Climbing Mental Training
This document is being initially written with heavy inspiration from the Mental Training chapter of Eric Horst's book Training for Climbing.
The goal is perfect economy of movmeent.
Excellence in climbing comes only to those with knowledge of the fundamentals and a desire to make them habit. Training for Climbing, pp. 69
- Visualize the route
- d.v. if not sent or speculating alternative routes
- a.v. if programming
- Bring energy/emotion levels into the IV quadrant
Strategies and Frameworks for Learning
- Proprioception: internal sense of body position and movement in space
- "How does it feel when I do it the right way vs. the wrong way?"
- Write down these observations, aim to notice the more subtle cues.
The techniques below are described in detail in Horst's training book. Progressive Relaxation Sequence should be performed off the wall in order to practice relaxation. Differential Relaxation and the ANSWER sequence can be performed on the wall once mastered.
- Progressive Relaxation Sequence
- Differential Relaxation
- ANSWER sequence
- Singular Focus Drill
- Climb a couple grades below max and choose a part of the body to completely focus on during the climb
Visualize yourself doing some short activity in the third person. Then again in first person. Notice as many details as possible and attempt to make the movie as clear as possible in your head.
Horst describes Emotional and Energy Quadrants that allow us to quantify how we are feeling at any given time. Good athletes can identify where they are emotionally (at any time, or upon drastic change) and where the ideal is for their current activity.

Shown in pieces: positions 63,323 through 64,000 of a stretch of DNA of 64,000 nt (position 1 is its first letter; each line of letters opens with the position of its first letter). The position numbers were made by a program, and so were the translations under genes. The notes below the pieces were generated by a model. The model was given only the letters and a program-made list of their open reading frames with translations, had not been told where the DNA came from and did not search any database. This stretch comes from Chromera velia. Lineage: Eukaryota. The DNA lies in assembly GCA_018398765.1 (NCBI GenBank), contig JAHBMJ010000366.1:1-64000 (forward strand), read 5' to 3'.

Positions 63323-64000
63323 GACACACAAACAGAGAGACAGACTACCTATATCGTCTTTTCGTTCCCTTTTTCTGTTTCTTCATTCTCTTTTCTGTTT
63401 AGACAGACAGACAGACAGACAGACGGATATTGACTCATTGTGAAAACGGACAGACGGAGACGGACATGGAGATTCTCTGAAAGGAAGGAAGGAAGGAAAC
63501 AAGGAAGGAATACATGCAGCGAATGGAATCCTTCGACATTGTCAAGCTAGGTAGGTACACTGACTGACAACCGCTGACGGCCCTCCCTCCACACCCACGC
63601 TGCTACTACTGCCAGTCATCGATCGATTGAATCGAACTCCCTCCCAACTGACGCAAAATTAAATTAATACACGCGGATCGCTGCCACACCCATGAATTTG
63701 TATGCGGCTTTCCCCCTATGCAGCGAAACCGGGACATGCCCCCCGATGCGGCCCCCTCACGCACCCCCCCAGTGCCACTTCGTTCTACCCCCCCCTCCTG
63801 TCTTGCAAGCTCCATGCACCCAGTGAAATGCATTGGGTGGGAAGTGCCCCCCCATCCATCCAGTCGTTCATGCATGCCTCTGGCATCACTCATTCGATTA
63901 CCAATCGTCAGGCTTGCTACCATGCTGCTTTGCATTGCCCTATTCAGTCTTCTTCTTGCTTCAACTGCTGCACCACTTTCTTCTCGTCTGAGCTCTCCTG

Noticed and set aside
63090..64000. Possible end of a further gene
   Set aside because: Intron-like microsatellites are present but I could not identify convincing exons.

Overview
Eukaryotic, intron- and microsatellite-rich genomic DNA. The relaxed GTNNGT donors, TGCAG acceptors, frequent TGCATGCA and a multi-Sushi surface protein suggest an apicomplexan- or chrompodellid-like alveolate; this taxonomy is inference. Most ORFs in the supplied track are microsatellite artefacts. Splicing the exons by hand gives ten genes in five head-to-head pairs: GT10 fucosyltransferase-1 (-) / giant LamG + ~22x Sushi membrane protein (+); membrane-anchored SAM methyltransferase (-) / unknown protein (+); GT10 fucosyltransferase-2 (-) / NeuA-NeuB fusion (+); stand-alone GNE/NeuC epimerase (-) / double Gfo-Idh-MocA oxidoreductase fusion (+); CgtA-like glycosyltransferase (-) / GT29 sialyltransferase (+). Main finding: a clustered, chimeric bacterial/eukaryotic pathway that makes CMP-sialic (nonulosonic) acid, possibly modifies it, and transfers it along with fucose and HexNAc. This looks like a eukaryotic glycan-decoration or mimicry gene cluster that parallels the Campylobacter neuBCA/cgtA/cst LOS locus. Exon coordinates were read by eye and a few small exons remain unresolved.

Strategies for adjusting mental state
- Supplant negative thoughts with positive ones
- Use your body (relax using techniques mentioned above, roll shoulders, smile)
- Review past successes in order to prepare your mental state for a climb
Notes on Self Image
Before starting any climb, make sure you have no thoughts or expectations about the outcome of the climb. Accept falls and remove any thoughts about them from your mind. Climbing is about the process of getting up the rock and a fall is simply feedback.
The thought of falling invades our mind before or during a climb because of our self image, perceived both by internally (fear of failure) and externally (embarrassment).
On the former, the only people who may see a fall and think that you are a weak climber are those who do not know you. Your friends and climbing buddies know your skill level as a climber, and when surrounded with the right people will only see a fall as an opportunity to give feedback and encouragement.
What I struggle with most is with my own perceived self image. I find myself both before starting a climb and in the middle of a climb stressing about whether or not I should be able to send the route. If I fall I often spiral into negative thoughts about myself as a climber. One should completely disconnect with the outcome or summit of a climb and focus solely on the process.
Climbing is about the journey, not the summit. Vow to love the process of climbing and all it entails, whether it is a perfect send or a painful struggle.
Eric Horst, Training for Climbing pg. 35